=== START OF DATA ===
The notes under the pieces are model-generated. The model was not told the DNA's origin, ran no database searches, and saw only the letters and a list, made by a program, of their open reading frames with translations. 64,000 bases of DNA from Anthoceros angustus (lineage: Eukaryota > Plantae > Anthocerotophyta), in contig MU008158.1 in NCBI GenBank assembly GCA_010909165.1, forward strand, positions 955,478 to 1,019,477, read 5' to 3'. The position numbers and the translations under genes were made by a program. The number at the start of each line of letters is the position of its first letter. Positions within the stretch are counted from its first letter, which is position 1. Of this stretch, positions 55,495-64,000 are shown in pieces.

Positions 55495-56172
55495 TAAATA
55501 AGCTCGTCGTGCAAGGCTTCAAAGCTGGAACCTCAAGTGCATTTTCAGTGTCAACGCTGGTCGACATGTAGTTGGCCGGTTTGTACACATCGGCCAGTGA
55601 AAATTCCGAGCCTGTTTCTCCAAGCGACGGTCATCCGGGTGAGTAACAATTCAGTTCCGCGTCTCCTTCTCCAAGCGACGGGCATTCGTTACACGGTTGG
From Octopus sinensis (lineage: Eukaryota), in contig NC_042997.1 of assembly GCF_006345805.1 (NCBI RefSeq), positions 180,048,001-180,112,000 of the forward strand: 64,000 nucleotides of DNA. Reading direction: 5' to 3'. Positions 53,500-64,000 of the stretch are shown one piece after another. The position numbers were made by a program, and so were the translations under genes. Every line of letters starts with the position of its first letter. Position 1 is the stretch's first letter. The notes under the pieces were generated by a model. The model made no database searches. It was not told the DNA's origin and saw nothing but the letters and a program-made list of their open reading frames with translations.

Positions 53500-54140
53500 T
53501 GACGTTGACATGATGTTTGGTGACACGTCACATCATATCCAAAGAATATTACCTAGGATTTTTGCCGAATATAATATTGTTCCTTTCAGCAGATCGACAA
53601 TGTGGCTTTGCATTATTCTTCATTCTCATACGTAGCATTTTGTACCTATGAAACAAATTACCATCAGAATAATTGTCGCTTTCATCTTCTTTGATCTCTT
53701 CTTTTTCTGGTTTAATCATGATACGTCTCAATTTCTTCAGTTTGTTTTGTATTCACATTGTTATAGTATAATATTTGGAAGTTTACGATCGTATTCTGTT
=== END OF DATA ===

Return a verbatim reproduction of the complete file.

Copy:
The notes under the pieces are model-generated. The model was not told the DNA's origin, ran no database searches, and saw only the letters and a list, made by a program, of their open reading frames with translations. 64,000 bases of DNA from Anthoceros angustus (lineage: Eukaryota > Plantae > Anthocerotophyta), in contig MU008158.1 in NCBI GenBank assembly GCA_010909165.1, forward strand, positions 955,478 to 1,019,477, read 5' to 3'. The position numbers and the translations under genes were made by a program. The number at the start of each line of letters is the position of its first letter. Positions within the stretch are counted from its first letter, which is position 1. Of this stretch, positions 55,495-64,000 are shown in pieces.

Positions 55495-56172
55495 TAAATA
55501 AGCTCGTCGTGCAAGGCTTCAAAGCTGGAACCTCAAGTGCATTTTCAGTGTCAACGCTGGTCGACATGTAGTTGGCCGGTTTGTACACATCGGCCAGTGA
55601 AAATTCCGAGCCTGTTTCTCCAAGCGACGGTCATCCGGGTGAGTAACAATTCAGTTCCGCGTCTCCTTCTCCAAGCGACGGGCATTCGTTACACGGTTGG
From Octopus sinensis (lineage: Eukaryota), in contig NC_042997.1 of assembly GCF_006345805.1 (NCBI RefSeq), positions 180,048,001-180,112,000 of the forward strand: 64,000 nucleotides of DNA. Reading direction: 5' to 3'. Positions 53,500-64,000 of the stretch are shown one piece after another. The position numbers were made by a program, and so were the translations under genes. Every line of letters starts with the position of its first letter. Position 1 is the stretch's first letter. The notes under the pieces were generated by a model. The model made no database searches. It was not told the DNA's origin and saw nothing but the letters and a program-made list of their open reading frames with translations.

Positions 53500-54140
53500 T
53501 GACGTTGACATGATGTTTGGTGACACGTCACATCATATCCAAAGAATATTACCTAGGATTTTTGCCGAATATAATATTGTTCCTTTCAGCAGATCGACAA
53601 TGTGGCTTTGCATTATTCTTCATTCTCATACGTAGCATTTTGTACCTATGAAACAAATTACCATCAGAATAATTGTCGCTTTCATCTTCTTTGATCTCTT
53701 CTTTTTCTGGTTTAATCATGATACGTCTCAATTTCTTCAGTTTGTTTTGTATTCACATTGTTATAGTATAATATTTGGAAGTTTACGATCGTATTCTGTT